ResearchGATE launches a free self-archiving repository

This project promises to make full-text articles available to the public, for free. Since there is no way for researchers to access millions of publications in their full version online, ResearchGATE will enable users to upload their published research directly to their profile pages (a system called the "green route" to Open Access). Our publication index, containing metadata for 35 million publications, will be automatically matched with the SHERPA RoMEO data set of journal and publisher's self-archiving agreements. As a result, authors will know which versions of their articles they can legally upload. Since nine out of ten journals allow self-archiving, this project could give thousands of researchers immediate access to articles that are not yet freely available. [19sept09]

Policy proposals for Canadian copyright law

Michael Geist, law professor at the University of Ottawa and long-time copyright reform advocate, has published a detailed submission for the current public consultation process. Among several provisions, he proposes: "Enhance the public domain. Don’t extend the length of copyright even further... Also, eliminate the “crown copyright” that keeps government works out of the public domain."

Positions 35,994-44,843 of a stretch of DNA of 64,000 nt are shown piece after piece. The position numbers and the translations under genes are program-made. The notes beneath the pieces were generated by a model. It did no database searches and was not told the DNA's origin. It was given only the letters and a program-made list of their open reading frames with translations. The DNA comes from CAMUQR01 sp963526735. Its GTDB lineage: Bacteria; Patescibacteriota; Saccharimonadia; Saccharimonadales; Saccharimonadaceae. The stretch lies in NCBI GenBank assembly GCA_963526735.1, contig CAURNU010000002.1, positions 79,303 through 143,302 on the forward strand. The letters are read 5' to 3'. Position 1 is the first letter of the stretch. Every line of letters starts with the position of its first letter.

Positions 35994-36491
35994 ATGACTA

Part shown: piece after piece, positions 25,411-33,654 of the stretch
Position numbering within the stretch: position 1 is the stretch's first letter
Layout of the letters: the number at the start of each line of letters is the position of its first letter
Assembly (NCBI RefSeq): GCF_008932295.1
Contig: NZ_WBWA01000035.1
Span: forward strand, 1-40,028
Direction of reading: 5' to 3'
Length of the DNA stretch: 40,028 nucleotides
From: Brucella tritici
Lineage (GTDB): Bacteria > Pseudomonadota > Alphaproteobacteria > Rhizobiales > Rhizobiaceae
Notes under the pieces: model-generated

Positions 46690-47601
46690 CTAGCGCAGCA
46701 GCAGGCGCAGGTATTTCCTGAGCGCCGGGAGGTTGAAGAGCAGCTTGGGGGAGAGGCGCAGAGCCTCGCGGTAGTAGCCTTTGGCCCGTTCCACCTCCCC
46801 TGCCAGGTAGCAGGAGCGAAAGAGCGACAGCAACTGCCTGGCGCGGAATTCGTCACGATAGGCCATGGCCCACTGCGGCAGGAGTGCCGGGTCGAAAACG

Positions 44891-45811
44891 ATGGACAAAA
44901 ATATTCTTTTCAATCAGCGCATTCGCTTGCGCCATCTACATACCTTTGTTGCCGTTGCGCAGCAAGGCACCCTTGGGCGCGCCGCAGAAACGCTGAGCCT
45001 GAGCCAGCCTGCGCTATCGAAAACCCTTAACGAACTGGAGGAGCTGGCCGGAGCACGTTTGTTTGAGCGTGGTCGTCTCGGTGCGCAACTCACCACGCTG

Mr. Geist further calls for an enlargment of "the 'fair dealing' provision of the proposed Canadian law, thus expanding what we in the US call fair use." Finally, he writes that "copyright law should strive for balance between creator rights and users’ rights... The law must be technologically neutral...strive for simplification and clarity...[and] embrace flexibility."

Read full article here. [14sept09]

“The Google Book Settlement: Love it or leave it.”

The proposed Google Book Settlement was on the agenda at the recent 2009 International Federation of Library Associations (IFLA) Conference. Among other speakers, Jonathan Band of gave an overview of the Google Book Settlement. Band described the Google is scanning a corpus of some 30 million book, of which 20% of these books may be in the public domain, 5% are in print, and 75% are out of print. [11sept09]

COMMUNIA Newsletter - August 2009

Here below please find some selected news related to latest and upcoming activities and events of COMMUNIA - The European Thematic Network on the Digital Public Domain.[05aug09]

2009 COMMUNIA Network Enlargement

We just completed our second (and final) Member Enlargement selection, with a very large majority of the 41 current members expressing their voting preferences for the following ten new members (out of 13 applications received):

1. Helsinki University of Technology, Finland
2. Ljudmila (NGO), Slovenia
3. Haifa Center for Law & Technology, Israel
4. A Face (Association for Fair Audiovisual Copyright in Europe)
5. National Library of the Czech Republic
6. Iuridicum Remedium o.s (NGO), Czech Republic
7. University of Trento, Italy
8. Ozyegin University, Turkey
9. Digitale Allmend (NGO), Switzerland
10. Institute of Development Studies at the University of Sussex (UK)

More details will be available soon, as membership procedures are currently being finalised. [03Aug09]

Members map
Worldwide interactive
map including all

Presentations, papers and other material related to COMMUNIA events are available in the download page